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Recommended first steps after installation

Assuming you've got your installation media ready, have read and understood the user manual and installation guide to the Linux distribution you are installing and are okay with wiping out the content of your hard drive (or SSD). You have, of course, made sufficiently redundant (sufficiently redundant meaning at least 2 copies on separate media/computers) backups of all the important data that may have been on the machine you are going to install to. One can never be safe enough with these things.

Follow the steps in the installation manual. If anything goes wrong, chances are you will find the answer on the forums. You can, of course, always ask a friend who is an IT pro to do the installation for you, there is absolutely no shame in that.

If all went well, you have managed to install Linux successfully. Congratulations!

Now, turn off Bluetooth and wi-fi, unless you need them. I seriously can't fathom why they are enabled by default.

Go to the Firewall section in the Admin and make sure it's set to Incoming Deny, Outgoing Allow.

Disk encryption was an option during installation. I'll leave to you to decide whether you need it or not.

Go to the Firefox preferences pane to enable anonymous browsing and instruct it to delete Cookies upon quiting.

Set up your mailbox in Thunderbird. It's fairly intuitive.
(I may, however, devote one of the future articles to a step-by-step guide on moving e-mails between computers.)

Play with the visual appearance settings to change the desktop background, the colour schemes, icon shapes and sizes, possibly also the default system fonts to your liking.

You may also need to tweak the date and time zone settings.

Unless you have purchased or downloaded a localized version of the distribution, you may need to add language packs to LibreOffice and change your keyboard layout.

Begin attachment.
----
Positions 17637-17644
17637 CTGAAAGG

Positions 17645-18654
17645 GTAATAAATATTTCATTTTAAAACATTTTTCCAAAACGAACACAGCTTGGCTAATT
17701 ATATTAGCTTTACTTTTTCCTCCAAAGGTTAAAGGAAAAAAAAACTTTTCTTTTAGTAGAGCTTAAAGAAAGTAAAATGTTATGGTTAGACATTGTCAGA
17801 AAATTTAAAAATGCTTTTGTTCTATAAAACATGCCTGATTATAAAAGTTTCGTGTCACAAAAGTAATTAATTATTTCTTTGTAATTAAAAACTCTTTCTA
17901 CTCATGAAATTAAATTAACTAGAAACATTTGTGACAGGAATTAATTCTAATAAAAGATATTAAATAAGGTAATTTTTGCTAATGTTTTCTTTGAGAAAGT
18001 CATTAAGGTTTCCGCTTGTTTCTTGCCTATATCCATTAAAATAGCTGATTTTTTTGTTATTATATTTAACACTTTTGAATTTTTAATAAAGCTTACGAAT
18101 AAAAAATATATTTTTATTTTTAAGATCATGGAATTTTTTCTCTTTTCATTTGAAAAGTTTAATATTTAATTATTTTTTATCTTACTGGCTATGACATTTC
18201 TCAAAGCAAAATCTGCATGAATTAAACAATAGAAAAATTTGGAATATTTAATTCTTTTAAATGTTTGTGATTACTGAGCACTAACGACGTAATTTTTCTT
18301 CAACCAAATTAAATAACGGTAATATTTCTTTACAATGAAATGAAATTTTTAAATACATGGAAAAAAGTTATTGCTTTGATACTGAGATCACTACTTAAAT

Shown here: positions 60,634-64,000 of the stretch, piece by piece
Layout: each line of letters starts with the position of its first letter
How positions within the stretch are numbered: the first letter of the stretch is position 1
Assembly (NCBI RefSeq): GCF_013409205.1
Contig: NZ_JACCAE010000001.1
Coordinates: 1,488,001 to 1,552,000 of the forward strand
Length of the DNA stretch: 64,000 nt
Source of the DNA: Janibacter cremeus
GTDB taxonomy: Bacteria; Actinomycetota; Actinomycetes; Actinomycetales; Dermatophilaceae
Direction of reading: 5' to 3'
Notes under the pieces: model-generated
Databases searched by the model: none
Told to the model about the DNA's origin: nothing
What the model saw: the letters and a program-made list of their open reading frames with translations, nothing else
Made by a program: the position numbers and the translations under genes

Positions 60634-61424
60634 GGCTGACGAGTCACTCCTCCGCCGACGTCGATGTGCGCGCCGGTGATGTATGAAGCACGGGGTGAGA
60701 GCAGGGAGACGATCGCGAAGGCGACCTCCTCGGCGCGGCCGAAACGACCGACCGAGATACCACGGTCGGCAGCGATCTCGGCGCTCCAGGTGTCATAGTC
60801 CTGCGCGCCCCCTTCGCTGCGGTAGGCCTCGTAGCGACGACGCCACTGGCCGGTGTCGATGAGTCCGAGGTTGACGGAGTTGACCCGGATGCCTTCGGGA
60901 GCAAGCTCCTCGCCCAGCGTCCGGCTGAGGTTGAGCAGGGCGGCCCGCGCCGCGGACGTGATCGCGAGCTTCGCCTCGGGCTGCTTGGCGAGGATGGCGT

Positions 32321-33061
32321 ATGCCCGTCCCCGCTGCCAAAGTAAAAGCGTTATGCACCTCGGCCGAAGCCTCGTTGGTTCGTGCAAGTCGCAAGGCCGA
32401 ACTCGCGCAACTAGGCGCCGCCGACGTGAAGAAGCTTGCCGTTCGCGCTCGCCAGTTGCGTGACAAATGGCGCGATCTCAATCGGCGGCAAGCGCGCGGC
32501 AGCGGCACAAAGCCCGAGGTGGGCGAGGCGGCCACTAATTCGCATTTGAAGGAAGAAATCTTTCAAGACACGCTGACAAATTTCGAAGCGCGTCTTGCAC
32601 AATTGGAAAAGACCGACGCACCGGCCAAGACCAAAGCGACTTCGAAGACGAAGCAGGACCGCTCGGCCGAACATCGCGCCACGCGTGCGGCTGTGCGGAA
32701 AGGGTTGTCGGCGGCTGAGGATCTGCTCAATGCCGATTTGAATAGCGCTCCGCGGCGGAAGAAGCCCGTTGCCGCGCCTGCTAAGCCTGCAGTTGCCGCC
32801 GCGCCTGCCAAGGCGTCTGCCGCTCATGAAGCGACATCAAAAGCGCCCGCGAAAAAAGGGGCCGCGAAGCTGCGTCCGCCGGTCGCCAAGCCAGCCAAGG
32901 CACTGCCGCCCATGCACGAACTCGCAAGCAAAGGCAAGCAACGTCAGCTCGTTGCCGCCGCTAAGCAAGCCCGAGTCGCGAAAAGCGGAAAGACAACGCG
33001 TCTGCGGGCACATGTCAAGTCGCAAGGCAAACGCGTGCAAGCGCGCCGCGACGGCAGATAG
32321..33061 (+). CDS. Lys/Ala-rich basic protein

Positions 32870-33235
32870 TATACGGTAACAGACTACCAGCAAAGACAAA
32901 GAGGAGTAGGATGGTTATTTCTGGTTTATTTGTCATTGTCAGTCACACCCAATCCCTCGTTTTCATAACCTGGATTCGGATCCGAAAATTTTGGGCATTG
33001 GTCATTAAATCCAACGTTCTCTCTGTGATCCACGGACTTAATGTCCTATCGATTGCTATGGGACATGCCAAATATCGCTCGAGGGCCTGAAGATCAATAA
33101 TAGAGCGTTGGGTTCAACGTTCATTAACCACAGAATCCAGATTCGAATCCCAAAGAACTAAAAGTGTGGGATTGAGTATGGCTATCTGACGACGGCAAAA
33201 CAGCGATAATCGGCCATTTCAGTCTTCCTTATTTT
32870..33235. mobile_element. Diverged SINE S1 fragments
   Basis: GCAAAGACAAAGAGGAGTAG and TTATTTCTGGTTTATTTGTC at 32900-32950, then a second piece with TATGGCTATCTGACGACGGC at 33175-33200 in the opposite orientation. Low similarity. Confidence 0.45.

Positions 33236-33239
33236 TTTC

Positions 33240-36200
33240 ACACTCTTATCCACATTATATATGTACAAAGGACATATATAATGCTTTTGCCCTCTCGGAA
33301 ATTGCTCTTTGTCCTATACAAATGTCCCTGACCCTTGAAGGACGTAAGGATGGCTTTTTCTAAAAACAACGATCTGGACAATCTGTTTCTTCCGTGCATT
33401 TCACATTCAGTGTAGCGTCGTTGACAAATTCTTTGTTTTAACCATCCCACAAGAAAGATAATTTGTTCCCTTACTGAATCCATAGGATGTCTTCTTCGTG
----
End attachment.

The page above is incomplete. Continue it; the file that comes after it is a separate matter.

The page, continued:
You will also want to add (remove) software packages, either through the Synaptic package management or in the command line.

You will certainly want to install support for playing proprietary multimedia file formats and extensions for playing videos in your browser. Most non-commercial distributions do not contain them by default.

It is indeed possible to run individual programs, your absolute favourites you can't live without that are not compatible with the Linux system, and even an operating system as a whole, either as a parallel structure or an embedded virtualisation in your existing software ecosystem. I will get back to these topics in the following articles.

In most of the steps mentioned above you will be asked to enter the root password that you were supposed to create in the course of installation.

It goes without saying that you were supposed to pick a user name that anyone who doesn't know you can't easily identify as you. It is possible to change the user name later, of course. Just create a new user with root privileges, log in as this user, change the other user's name, restart the computer and log in again as the original user. You can delete the other one.

Now that you have all the basic settings done, you can migrate your data into your user folder that you've optionally encrypted for extra security.

Don't forget regular backups. Linux Mint is extra stable (I haven't really needed the backups feature since I started usind it two years ago), but one never knows.

And you're all set. Unless you've got Linux to play with it 24/7, learn to program it and become a pro, you can now get back to your lives. :-)

copy left Johanka Piskovská, 2019